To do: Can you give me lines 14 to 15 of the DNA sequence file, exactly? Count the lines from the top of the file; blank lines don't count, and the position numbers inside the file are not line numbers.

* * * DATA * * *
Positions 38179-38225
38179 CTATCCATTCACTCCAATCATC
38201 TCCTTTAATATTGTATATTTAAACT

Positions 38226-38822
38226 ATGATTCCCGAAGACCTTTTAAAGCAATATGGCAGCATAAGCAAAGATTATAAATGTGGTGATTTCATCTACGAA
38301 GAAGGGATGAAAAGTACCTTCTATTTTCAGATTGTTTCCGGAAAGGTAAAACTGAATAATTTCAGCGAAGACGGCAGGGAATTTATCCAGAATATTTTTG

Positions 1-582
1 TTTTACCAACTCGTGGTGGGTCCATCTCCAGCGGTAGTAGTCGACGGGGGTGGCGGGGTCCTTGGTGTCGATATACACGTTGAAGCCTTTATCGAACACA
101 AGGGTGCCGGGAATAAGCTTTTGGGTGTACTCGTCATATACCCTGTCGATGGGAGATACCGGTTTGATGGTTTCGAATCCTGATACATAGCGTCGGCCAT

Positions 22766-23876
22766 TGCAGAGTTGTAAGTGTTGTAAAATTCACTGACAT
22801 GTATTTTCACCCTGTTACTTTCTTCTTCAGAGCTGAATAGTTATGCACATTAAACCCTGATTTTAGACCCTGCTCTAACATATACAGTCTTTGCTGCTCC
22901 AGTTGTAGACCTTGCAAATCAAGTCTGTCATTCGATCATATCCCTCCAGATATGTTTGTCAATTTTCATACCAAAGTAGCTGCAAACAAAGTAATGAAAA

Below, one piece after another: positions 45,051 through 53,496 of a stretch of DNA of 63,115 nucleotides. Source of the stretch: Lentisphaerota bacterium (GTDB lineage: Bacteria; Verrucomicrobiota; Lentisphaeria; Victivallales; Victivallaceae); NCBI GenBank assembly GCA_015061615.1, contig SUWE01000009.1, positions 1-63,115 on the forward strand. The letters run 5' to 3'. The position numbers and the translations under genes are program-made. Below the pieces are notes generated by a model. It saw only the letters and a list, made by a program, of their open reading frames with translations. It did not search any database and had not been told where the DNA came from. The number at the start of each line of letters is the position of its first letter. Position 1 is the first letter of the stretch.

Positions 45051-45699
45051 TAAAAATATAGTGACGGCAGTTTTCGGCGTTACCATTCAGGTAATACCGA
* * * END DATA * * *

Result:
Below, one piece after another: positions 45,051 through 53,496 of a stretch of DNA of 63,115 nucleotides. Source of the stretch: Lentisphaerota bacterium (GTDB lineage: Bacteria; Verrucomicrobiota; Lentisphaeria; Victivallales; Victivallaceae); NCBI GenBank assembly GCA_015061615.1, contig SUWE01000009.1, positions 1-63,115 on the forward strand. The letters run 5' to 3'. The position numbers and the translations under genes are program-made. Below the pieces are notes generated by a model. It saw only the letters and a list, made by a program, of their open reading frames with translations. It did not search any database and had not been told where the DNA came from. The number at the start of each line of letters is the position of its first letter. Position 1 is the first letter of the stretch.

Positions 45051-45699